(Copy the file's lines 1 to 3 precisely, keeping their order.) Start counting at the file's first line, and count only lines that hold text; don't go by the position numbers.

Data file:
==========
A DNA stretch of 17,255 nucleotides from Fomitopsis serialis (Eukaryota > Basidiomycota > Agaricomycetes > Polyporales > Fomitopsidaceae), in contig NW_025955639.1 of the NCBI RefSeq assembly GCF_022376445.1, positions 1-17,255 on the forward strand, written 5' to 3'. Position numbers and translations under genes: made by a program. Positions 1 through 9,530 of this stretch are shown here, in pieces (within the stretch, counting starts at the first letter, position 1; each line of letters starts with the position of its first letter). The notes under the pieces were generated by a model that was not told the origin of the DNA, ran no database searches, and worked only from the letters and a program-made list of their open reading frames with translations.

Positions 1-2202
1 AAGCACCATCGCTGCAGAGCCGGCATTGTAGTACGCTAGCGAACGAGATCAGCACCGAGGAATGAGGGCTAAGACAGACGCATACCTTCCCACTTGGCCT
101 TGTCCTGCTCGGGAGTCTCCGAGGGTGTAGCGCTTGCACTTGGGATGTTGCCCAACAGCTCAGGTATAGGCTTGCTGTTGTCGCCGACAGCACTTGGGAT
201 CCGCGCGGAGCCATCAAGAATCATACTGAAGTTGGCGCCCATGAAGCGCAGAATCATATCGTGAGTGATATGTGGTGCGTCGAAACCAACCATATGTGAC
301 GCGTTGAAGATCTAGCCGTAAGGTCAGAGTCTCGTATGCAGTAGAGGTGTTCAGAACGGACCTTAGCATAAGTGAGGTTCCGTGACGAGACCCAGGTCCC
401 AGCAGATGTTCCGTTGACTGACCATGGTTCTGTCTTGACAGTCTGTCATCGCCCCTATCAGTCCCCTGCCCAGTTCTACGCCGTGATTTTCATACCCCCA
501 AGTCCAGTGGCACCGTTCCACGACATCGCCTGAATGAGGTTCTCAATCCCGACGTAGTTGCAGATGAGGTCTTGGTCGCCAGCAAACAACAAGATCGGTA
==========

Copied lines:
A DNA stretch of 17,255 nucleotides from Fomitopsis serialis (Eukaryota > Basidiomycota > Agaricomycetes > Polyporales > Fomitopsidaceae), in contig NW_025955639.1 of the NCBI RefSeq assembly GCF_022376445.1, positions 1-17,255 on the forward strand, written 5' to 3'. Position numbers and translations under genes: made by a program. Positions 1 through 9,530 of this stretch are shown here, in pieces (within the stretch, counting starts at the first letter, position 1; each line of letters starts with the position of its first letter). The notes under the pieces were generated by a model that was not told the origin of the DNA, ran no database searches, and worked only from the letters and a program-made list of their open reading frames with translations.

Positions 1-2202
1 AAGCACCATCGCTGCAGAGCCGGCATTGTAGTACGCTAGCGAACGAGATCAGCACCGAGGAATGAGGGCTAAGACAGACGCATACCTTCCCACTTGGCCT